The undue importance given to the Indo-US Nuclear Deal as opposed to the Iran-Pakistan-India gas pipeline, even though gas is predicted to be the major source of power globally for the next two to three decades, raises questions about the motives of the Indian government.

The most diabolical aspect of the Deal is the increasing military proximity between the US and India . Joint Indo-US military exercises have already been going on for the last seven years with the aim of building interoperability.

A Counter-Insurgency and Jungle Warfare School has been established at Vairengte in Mizoram. The US Congress has been briefed that in a war that is being predicted with China in about fifteen years from now, the US would like to see India on its side. US envisions a military base for itself on India soil soon.

The increasing militarization of the India State is also being used to stifle civil liberties and democratic movements in the country. India must learn a lesson from the history of US military involvement in various parts of the world which have been left devastated. It is dangerous to have the US as an enemy but fatal to have as a friend.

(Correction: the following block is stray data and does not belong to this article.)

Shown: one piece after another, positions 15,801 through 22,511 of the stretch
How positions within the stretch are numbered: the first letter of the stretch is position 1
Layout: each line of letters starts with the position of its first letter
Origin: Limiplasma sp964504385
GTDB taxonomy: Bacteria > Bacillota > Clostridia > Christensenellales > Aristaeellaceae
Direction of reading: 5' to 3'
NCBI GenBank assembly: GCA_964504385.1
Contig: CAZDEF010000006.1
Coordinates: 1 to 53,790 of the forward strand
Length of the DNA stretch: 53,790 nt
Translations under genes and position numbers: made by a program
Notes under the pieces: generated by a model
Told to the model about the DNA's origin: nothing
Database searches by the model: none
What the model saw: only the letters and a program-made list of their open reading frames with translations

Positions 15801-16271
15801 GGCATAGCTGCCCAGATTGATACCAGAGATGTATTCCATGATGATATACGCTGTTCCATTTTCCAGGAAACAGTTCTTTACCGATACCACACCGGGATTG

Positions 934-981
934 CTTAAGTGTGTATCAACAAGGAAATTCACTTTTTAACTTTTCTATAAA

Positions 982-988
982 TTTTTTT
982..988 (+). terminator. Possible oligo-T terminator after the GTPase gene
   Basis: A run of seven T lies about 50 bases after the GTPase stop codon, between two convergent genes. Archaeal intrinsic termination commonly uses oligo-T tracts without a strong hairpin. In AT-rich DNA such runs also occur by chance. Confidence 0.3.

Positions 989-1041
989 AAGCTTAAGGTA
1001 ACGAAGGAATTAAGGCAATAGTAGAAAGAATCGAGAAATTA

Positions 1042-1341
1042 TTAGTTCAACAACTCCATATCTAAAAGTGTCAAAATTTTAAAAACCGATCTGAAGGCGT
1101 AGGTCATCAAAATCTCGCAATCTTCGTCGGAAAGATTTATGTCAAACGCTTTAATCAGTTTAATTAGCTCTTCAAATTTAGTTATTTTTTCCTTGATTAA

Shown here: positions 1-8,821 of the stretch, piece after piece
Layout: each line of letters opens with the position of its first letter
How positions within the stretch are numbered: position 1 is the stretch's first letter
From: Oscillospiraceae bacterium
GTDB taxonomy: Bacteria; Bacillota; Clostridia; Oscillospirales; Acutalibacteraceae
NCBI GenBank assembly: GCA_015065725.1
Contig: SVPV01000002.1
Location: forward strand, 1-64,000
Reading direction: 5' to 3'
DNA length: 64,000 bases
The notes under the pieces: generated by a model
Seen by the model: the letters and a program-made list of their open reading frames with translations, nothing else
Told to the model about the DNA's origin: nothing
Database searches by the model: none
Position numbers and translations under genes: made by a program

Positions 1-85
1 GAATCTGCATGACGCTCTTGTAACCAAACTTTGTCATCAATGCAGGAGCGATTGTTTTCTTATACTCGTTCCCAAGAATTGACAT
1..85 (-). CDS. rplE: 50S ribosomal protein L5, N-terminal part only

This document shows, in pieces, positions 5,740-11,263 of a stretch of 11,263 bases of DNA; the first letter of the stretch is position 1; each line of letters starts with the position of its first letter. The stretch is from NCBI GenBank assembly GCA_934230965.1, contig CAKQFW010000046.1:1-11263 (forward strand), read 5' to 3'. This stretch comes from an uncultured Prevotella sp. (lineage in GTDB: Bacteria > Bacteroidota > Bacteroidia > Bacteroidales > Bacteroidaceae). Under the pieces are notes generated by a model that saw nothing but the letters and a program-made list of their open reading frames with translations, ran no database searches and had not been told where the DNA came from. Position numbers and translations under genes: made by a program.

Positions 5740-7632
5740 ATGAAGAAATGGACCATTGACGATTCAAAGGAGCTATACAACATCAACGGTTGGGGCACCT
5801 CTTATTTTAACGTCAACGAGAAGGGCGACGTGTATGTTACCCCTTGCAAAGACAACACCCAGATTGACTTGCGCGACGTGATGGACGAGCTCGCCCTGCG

The friendship and the elusive geo-political status or possibly a seat in the Security Council, whatever the Government of India is aspiring for, is going to come at the cost of loss of sovereignty to the nation. Our status will be reduced to that of a second rate UK or Israel .

In the face of unprecedented pressure mounted by the US , the Left Front, a partner in the UPA alliance, must be congratulated for successfully stalling the Indo-US Nuclear Deal up till now. The Deal is now stuck at the stage of finalizing a India specific agreement with the IAEA. The Left party leaders have displayed foresight in foiling the US hegemonic designs in South Asia even though they have yet to take an ideological position against the nuclear power programme.